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This Is One Serving: Thanksgiving Favorites
The average American gobbles down more than 4,500 calories on Turkey Day, but that number can be easily slashed — starting with some basic portion control. But what's 4 ounces, 78 grams, or a ¼ cup exactly? Follow this serving size guide for a smarter (but still enjoyable!) holiday meal — minus the elastic-waisted pants.
Serving Size Equivalent: Deck of Cards
Twelve-pound turkey for two? Turns out that big bird could (and should!) feed more than just a Kate Plus Eight-size family. Opt instead for a 4-ounce portion of the lean meat, which can pack up to 32 grams of protein (more than half of what’s recommended daily). More active than most? Go ahead and carve up some seconds, just opt for skinless meat to keep it nice n’ lean.
Serving Size Equivalent: Spool of Thread Call it a side, a sauce, or the most magical condiment around, this is one Thanksgiving staple that's hard to pass up. And though a single ½ cup serving offers a healthy dose of vitamin C and antioxidants, it can also pack a whopping 52 grams of sugar, or 18 percent of the recommended daily value (and the pies aren’t even out yet!). Opt for recipes with no sugar added to keep those empty calories to a minimum.
Serving Size Equivalent: Tennis Ball Oh, warm n’ crusty bread basket, how we love you so. But chances are those orbit-sized rolls have more carbs than they’re worth (plus who can resist a little butter, too?). If there’s a choice of breads on the table, opt for whole wheat for a heftier dose of B vitamins and fiber to stay fuller longer. And stick to no more than a tennis ball-sized roll (unless being rolled outta there is an option).
Serving Size Equivalent: Four Lego Men What’s half a cup of Brussels sprouts exactly? Four Lego, of course! The pay-off: a mega-dose of vitamins A, C, and K, not to mention B6, folate, potassium, manganese, and heart-healthy dietary fiber. Just watch out for recipes that sneak in cheese, butter, or lots of oil.
Serving Size Equivalent: Golf Ball Hoppin’ on the gravy train is tempting — especially on Turkey Day. But it’s no secret the stuff can be heavy on the sodium, and often high in fat. So if the turkey or mashed potatoes need a little lovin’, limit that serving size to a quarter cup, or about the size of a golf ball.
Serving Size Equivalent: Bar of Soap The name pretty much says it all with this carb-heavy dish. While there are plenty of stuffing recipes low in fat and cholesterol, 20 grams of carbs for every 28-gram serving is nothing to be thankful for. Oh right, it’s delicious, though… For a more guilt-free version of the good stuff, try opting for a whole wheat version packed with healthy seasonal veggies instead.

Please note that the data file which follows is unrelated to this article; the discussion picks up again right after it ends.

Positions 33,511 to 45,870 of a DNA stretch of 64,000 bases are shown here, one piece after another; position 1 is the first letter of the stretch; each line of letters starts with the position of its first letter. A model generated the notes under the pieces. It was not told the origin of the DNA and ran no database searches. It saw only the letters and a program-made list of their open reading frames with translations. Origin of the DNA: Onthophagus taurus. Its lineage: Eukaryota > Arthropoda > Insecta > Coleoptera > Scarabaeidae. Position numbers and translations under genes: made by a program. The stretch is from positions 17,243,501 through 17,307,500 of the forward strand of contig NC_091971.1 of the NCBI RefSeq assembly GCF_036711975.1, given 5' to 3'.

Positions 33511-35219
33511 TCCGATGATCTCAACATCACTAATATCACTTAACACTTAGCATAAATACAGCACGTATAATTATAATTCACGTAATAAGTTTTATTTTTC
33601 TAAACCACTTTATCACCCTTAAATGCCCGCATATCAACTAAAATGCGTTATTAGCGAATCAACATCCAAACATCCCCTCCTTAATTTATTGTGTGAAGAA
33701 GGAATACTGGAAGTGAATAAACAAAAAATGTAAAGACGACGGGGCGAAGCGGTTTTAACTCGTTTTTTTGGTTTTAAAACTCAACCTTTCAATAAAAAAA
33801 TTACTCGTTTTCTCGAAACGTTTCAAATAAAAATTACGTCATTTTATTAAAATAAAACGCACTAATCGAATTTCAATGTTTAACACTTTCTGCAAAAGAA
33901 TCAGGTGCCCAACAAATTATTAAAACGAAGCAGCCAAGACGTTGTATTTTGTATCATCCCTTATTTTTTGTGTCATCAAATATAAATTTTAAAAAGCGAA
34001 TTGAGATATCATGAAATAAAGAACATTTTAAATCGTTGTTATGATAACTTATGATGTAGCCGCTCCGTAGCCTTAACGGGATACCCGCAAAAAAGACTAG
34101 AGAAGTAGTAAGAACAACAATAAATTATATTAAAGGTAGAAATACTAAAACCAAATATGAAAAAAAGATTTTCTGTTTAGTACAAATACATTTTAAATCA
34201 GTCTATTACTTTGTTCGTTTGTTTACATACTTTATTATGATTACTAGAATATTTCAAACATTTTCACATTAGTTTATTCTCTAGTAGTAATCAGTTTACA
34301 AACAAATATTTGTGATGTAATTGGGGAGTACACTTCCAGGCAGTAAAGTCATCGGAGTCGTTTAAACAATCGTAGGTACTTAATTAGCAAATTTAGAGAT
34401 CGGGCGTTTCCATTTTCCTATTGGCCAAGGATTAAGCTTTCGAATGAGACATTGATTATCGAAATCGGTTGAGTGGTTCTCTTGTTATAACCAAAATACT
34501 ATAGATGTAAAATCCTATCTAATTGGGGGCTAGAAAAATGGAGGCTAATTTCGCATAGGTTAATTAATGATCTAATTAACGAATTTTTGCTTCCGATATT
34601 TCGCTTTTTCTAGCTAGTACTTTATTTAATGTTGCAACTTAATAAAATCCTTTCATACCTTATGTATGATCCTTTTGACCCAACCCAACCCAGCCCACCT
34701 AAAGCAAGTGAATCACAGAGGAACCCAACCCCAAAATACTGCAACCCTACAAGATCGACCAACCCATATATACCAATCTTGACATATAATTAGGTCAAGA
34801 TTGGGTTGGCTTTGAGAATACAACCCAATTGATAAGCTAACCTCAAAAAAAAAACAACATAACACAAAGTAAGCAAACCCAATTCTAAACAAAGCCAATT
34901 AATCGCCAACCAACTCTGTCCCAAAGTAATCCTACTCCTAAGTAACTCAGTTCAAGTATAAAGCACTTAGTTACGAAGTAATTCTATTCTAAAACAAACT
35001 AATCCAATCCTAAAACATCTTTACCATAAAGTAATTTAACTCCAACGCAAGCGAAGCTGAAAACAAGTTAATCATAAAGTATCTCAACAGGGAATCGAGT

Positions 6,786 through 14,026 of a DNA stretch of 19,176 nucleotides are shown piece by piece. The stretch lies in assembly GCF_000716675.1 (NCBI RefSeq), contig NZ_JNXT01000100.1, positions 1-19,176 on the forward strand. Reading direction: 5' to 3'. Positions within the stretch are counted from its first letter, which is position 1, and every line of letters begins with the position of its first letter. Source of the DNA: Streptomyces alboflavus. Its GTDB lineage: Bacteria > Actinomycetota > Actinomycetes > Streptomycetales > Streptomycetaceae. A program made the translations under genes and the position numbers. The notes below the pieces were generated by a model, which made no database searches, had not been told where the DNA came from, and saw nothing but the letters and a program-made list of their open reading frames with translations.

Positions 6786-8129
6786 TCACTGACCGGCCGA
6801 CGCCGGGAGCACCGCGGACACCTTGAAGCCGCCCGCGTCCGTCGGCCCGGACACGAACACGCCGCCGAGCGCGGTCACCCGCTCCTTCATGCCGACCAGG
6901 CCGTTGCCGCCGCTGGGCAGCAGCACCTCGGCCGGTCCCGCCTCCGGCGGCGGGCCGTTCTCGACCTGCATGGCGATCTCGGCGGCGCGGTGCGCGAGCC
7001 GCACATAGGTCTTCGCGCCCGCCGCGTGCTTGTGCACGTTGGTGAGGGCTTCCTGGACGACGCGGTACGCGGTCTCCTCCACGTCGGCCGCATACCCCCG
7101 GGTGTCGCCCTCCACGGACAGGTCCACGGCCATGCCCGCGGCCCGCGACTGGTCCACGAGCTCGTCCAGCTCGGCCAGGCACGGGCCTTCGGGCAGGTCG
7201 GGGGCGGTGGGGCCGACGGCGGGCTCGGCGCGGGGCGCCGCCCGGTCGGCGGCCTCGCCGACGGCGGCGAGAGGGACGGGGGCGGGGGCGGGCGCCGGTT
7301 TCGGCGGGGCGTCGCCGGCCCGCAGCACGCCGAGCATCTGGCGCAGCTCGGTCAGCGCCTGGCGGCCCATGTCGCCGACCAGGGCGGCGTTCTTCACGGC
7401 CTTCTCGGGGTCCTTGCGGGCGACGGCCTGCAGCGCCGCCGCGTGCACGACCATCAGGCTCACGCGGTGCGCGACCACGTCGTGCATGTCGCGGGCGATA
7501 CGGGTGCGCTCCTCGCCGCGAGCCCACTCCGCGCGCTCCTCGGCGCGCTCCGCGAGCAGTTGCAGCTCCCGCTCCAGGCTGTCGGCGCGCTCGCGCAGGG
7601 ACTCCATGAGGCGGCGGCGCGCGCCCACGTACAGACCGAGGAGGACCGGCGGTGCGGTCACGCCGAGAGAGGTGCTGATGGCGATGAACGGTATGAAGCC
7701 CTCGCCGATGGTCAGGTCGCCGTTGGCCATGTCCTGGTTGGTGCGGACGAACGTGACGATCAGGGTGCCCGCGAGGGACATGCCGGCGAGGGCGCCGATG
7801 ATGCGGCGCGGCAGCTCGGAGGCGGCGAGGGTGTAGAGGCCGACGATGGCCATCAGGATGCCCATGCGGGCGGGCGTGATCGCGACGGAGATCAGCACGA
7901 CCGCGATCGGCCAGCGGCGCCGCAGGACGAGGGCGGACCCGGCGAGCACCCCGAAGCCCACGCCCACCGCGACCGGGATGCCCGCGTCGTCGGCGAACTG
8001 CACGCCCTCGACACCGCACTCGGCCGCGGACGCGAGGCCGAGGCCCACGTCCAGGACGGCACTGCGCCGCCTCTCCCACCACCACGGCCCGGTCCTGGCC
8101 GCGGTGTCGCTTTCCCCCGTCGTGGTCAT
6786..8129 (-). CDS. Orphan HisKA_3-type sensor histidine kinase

Serving Size Equivalent: Combination Lock This scrumptious southern comfort food may be making its way to a Thanksgiving table near you. Problem is: just one 50-gram piece packs a quarter of the sodium needed in a day, plus a hefty dose of fat and carbs. Can’t do without the crumbly corn dish? Go with an enriched batch for an extra boost of B vitamins and iron.
Sweet Potato Casserole
Serving Size Equivalent: Altoids Box Vitamin A, calcium, and iron in every batch? Not so fast. This Thanksgiving favorite can also rack up a surprising amount of sugar, sodium, and fat. And if there are marshmallows toasted on top, best to think of this as dessert, not dinner. For a healthier alternative, try this.
Serving Size Equivalent: Scotch Tape Smashed, mashed, or whipped, these starchy veggies make the classic American side dish. But limit that scoop to just a half-cup to avoid fat, carb, and sodium overload (not to mention that inevitable food coma). As a general guideline, the USDA recommends just three cups of starchy vegetables per week. Total.
Serving Size Equivalent: Light Bulb No Thanksgiving’s complete without some silky-smooth pumpkin pie. But that portion shouldn’t cover the whole plate. Opting for just a light bulb-sized slice is a brighter idea, with about 50% of the daily vitamin A recommended daily, plus some vitamin K, calcium, and iron to boot. The downside: a slice this small still racks up about 160 calories, 13 grams of sugar, and 7 grams of fat. For a healthier treat, try whipping up this Pumpkin Chia Seed Pudding.
Is there a place for portion control at your Thanksgiving table? Tell us your game day strategy in the comments below, or tweet Jordan directly at @jshakeshaft.
Originally posted November 2011. Updated November 2012.
Photos by Jordan Shakeshaft with Kate Morin.
Comments Leave a comment
FOUR Brussels sprouts? I'm vegan, and can't imagine having only four. Of course, there's no turkey on my plate, and my raw cranberry-orange sauce is WAY healthy.